My Lords, I thought that I had had enough excitement for today, but this is an interesting debate. At first sight, everyone was positively affronted by the fact that people intending to vote found themselves in a queue and were unable to do so. At the previous election it was a disgrace. If I remember the press reports right, one of the queues was well over 100 people long. It was clearly a huge error on the part of the people responsible for organising the polling stations. Contrary to what has been implied, these were not people turning up at the last minute. The queues had formed during the day and existed for quite a lot of the evening. Those of us involved in elections will know that the peak time for voting tends to be between 5 pm and about 8 pm. If a queue has formed then—it can happen; I think that most of us will have seen that—one would hope it is not big enough to disadvantage voters who come along later. However, the size of the queues at the previous election—which were reported during the day—clearly impaired the ability of people to vote, and that is not a good thing.
I am going to disappoint noble Lords, particularly those on the Constitution Committee, because I know that my honourable friend Chloe Smith talked to them last Wednesday. The answers she gave them are very similar to the answers I am going to give. I hope that the House will forgive me. It may be that those answers are right. We have to think through a change of this nature and think of the consequences. The Constitution Committee, as the noble Lords, Lord Pannick and Lord Lexden, and the noble Baroness, Lady Jay, said, also supported this aim and obviously has given this matter a great deal of thought. It takes the view that this would give greater clarity. We need to write the discretion of the polling station clerk into law so that they can do that. I appreciate the sentiment behind the amendment, but we are not entirely sure that it would help to clarify the present arrangements.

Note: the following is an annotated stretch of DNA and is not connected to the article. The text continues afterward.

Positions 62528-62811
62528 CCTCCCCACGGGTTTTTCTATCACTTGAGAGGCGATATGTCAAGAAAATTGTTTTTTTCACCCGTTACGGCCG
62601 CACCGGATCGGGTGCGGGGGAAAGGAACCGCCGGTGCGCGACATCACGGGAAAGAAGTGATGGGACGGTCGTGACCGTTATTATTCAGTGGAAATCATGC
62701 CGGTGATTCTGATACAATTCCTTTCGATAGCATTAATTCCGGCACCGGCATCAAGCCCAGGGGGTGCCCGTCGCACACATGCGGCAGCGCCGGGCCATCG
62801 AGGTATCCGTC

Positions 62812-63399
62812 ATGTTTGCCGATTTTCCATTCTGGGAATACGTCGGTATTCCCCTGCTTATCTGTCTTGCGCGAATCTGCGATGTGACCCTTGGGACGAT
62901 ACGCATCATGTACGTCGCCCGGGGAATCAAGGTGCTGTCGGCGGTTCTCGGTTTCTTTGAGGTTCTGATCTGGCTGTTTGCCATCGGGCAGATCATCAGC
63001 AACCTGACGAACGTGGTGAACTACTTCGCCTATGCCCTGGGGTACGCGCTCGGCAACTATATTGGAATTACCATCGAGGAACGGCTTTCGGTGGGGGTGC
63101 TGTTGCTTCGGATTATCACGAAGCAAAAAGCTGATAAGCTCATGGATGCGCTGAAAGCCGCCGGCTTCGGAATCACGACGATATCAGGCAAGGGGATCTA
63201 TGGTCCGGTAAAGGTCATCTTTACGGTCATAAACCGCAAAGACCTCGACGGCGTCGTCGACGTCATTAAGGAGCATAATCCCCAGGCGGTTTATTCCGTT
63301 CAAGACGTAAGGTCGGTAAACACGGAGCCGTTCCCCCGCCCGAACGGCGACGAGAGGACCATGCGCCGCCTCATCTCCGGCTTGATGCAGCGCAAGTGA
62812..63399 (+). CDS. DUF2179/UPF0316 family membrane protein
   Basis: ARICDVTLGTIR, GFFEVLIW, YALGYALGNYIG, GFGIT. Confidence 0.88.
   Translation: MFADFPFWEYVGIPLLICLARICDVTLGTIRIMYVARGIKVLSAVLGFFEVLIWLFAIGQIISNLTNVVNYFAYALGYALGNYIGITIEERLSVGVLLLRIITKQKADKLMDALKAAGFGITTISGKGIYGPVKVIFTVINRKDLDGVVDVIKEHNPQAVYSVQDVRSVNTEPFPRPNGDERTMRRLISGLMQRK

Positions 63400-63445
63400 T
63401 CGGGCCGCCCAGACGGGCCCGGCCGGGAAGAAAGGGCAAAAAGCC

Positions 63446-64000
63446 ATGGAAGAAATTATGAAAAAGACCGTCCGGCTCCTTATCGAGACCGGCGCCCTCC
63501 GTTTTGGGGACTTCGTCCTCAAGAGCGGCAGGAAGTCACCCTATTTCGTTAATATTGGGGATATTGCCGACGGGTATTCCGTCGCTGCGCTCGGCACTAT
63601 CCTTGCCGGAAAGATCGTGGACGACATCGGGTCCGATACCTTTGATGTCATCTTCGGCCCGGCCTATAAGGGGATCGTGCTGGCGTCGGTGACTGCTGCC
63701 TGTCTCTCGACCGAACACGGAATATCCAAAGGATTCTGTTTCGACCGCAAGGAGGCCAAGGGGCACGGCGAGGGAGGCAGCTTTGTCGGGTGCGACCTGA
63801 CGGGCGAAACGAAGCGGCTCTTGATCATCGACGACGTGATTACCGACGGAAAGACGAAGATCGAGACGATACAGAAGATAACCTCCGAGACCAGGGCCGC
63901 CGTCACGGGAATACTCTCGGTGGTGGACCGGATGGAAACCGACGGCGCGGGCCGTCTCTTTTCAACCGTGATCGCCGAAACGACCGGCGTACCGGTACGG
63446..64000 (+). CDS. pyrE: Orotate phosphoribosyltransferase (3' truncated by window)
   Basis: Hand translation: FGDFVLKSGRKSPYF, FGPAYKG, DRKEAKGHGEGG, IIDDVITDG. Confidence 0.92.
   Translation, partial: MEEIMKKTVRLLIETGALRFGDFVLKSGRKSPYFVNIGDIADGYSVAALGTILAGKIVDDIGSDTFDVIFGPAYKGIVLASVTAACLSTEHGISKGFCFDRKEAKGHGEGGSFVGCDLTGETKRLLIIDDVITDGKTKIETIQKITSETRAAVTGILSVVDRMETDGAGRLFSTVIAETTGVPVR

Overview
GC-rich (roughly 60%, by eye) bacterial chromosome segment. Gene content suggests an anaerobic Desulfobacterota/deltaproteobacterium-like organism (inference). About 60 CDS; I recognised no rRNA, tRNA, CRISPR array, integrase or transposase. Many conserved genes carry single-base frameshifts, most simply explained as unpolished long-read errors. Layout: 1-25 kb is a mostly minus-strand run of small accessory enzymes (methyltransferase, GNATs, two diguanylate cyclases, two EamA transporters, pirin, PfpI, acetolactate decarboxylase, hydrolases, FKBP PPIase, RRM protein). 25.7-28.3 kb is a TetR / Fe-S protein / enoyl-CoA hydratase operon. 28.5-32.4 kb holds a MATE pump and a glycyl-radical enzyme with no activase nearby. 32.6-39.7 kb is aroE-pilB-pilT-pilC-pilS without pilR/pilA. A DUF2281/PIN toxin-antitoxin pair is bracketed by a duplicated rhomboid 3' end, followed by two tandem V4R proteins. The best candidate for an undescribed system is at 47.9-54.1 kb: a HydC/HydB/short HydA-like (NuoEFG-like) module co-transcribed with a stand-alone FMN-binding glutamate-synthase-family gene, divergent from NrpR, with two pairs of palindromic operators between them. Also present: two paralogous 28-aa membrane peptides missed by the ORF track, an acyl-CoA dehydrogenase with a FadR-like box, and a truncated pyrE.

While it might seem initially like a sensible response to the queueing at 9.40 pm, there is a real danger of creating unintended consequences and reducing the clarity and certainty of the law. As it stands, the law is very clear—a ballot paper cannot be issued after 10 pm. Elections are quite precise affairs. Votes are a matter of quite fine delineation and that is particularly true in local government elections. Although queues in local government elections are relatively rare, they were referred to in the Scottish local government elections. Returning officers, polling station clerks and voters know where they stand because it is enshrined in law. The present certainty around the time of close of poll and what close of poll actually means—no issuing of the ballot paper—also facilitates other aspects, for example, the requirement that exit polls cannot be published until the polls have closed. If the polls have not closed somewhere because there is a queue this makes it much more difficult for those responsible for public exit polls to be sure that anything they say may not influence a potential voter. It may sound pedantic but we are talking about something which requires precision. What would be the impact of this on the timing of results if a significant number of electors queued up? I do not think it is beyond the wit of certain people to have a bit of fun with this and to form a queue. It can be done and it might occur. There is also the risk that some people might use this as an opportunity to make a public statement about elections, particularly in areas where tensions exist.